So, when a student isn’t in class, I label their paper with their name on it and then put it in the appropriate day.  When they come back, THEY DON’T HAVE TO ASK ME FOR THE MAKE-UP WORK! 

I don’t to shuffle through my files (or my desk if I haven’t yet filed it) to find their work!  They don’t even ask me, they just go and get it!  Also, this way students can make-up quizzes during work times when other teachers are covering because they always know where  their blank quiz is.  AND, if I hand back graded papers when a student is absent, I just fold it over (so the grade doesn’t show) and put their name on the back of the paper, then put it in the holder.  They can get it when they come back to school.  If they are excited about their grade, they can even come in early morning and get it without having to ask me.  This has so greatly simplified my life.  I need more great ideas like this!  Thanks so much Megan!  🙂

Update:  The letters are from Target.  They are a pack of giant post-it letters for about $3.  To label the pockets, I used the Martha Stewart fabric labels that I got at Staples.

My Favorite Mega White Boards

I have taught translating verbal models into algebraic expressions for many year.  However, with all of the new idea garnered at TMC and through Twitter, I really wanted to do something new this year.  I loop with 6th and 7th, and my 7th have had this lesson before.  I was sure they forgot some things, but didn’t want a vocab/lecture lesson.  I decided to use my Mega White Boards that I made after reading Frank’s post and ended the lesson with Cheesemonkey’s block game.  The entire day was a fabulous success, and I really can’t say enough good things about these giant boards.  They are large enough for students to work in individually AND together on them.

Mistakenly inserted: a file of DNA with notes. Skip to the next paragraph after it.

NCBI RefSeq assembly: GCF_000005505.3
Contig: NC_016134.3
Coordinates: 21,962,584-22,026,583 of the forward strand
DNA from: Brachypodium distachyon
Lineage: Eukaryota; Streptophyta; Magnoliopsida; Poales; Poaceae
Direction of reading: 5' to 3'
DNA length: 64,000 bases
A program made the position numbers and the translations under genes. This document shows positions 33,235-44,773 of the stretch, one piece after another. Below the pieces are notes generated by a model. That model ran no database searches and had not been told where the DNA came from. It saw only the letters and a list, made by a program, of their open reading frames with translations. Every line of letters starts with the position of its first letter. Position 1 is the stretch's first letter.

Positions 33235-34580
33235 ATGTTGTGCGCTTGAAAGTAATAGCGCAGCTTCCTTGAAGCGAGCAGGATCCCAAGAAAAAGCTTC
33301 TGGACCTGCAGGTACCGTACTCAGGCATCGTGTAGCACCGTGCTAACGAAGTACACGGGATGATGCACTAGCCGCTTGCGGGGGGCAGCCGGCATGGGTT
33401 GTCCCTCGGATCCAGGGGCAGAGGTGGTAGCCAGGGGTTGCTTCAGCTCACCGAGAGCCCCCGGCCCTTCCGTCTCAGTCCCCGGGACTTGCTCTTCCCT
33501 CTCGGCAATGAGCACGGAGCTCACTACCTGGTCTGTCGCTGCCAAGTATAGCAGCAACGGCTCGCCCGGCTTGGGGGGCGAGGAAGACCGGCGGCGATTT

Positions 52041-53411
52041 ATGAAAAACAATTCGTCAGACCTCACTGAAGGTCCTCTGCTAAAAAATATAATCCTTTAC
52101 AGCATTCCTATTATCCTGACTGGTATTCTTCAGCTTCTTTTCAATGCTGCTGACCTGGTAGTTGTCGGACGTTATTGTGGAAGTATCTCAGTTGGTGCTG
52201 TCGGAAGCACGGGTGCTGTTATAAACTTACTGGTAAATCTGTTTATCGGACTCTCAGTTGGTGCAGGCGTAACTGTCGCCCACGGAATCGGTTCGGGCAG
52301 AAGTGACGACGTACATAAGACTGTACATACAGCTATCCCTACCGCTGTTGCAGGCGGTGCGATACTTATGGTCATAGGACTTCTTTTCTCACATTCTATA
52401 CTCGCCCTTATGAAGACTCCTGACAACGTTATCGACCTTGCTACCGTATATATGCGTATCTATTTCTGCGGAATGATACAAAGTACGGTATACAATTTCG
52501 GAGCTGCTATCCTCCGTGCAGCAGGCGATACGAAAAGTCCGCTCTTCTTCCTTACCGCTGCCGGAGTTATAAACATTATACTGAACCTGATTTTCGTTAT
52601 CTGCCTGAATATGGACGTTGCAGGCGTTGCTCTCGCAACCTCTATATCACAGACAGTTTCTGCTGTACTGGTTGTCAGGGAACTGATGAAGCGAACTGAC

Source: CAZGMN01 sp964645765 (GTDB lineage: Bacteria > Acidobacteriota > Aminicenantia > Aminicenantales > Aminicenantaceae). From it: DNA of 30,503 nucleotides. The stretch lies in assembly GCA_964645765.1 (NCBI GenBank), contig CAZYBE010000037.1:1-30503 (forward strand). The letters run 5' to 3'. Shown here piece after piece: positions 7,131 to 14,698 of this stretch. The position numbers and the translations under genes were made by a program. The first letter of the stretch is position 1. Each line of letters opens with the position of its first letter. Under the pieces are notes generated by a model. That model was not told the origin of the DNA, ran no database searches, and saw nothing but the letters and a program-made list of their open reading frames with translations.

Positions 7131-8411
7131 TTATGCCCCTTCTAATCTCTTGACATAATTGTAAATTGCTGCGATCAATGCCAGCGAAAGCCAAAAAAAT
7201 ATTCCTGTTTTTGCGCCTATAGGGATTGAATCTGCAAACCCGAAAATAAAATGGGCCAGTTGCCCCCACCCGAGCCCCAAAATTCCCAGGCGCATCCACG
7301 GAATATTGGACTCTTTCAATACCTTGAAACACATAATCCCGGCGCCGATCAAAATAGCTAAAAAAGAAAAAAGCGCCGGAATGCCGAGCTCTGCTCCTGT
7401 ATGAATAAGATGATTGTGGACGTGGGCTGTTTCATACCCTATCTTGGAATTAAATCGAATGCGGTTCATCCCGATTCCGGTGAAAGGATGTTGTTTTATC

I had each group separate their board into 6 parts.  They put math symbols in each part.  I used addition, subtraction, multiplication, division, grouping symbols, and “turn around words”.  For each section, the had to come up with a word that expressed the symbol, a verbal model (word problem) and an algebraic expression.  Since it would be an algebraic expression, it had to have a variable in it. 

At first students picked which one they would do.  I heard, “I’ll do addition, you do subtraction.”  But almost immediately they were brainstorming to create the phrases together, especially on the harder ones.

The groups had a pretty easy time with the first four, but got stuck on the last two (grouping and turn around words).  I’m not sure who thought of it first, but soon all of the groups were in the “Student Center” searching for their Math Reference Notebooks that they made last year (win!).   I did not tell them what to look for, so I was very happy that they knew not only where to look but WHAT they were looking for.  Some students even found the Math Into Words poster on my wall!  Win!

After they were finished I had the groups come up and fill in the grid on the board (one group per grid).  We discussed their expressions and brainstormed more words.  Then, I gave them a new “Words to Math” graphic organizer to glue into their interactive graph books.

Finally, they were ready to play Algebraic Expression Blocking game from Cheesemonkey.  We didn’t have much time left at the end of class so I plan on breaking this game out again!

Table Motivation Labels – My Favorite Friday

I almost didn’t make this Favorite Friday. This was the first week of school (for teachers only) AND the first week all three boys had soccer. And, two of them had an extra day – EACH. I had at least one breakdown this week. My poor husband. 🙂

BUT, I finally got my room (mostly) organized. And, I am so ready for a new year in my most amazing room. After seeing my students today, I cannot WAIT to get started. I love those kids.

All I’m doing today is showing off my AMAZING new labels. I labeled the tables and the supply caddies (all color coordinated, btw). I even labeled the cups INSIDE the caddies! Thanks so much to Julie Ruble for taking me to the dollar store. I found brightly colored Microfiber clothes that color coordinate with my table labels. It inspired me and easy excellent.  (And yes, Julie Ruble is THE super famous food blogger).  🙂

I used Shelli’s super cool sign clips that I found on I found the “Smart Questions” on Pinterest then again on Lisa Henry’s blog. And, I used most of the sayings from last weeks post. The table labels are in the air thanks to sign clips. They have the table number and a motivational saying on one side, and smart questions on the other. I love them and they make me happy! I also love the adhesive number lines that I got from eNasco last year.  I just stuck them to the tables.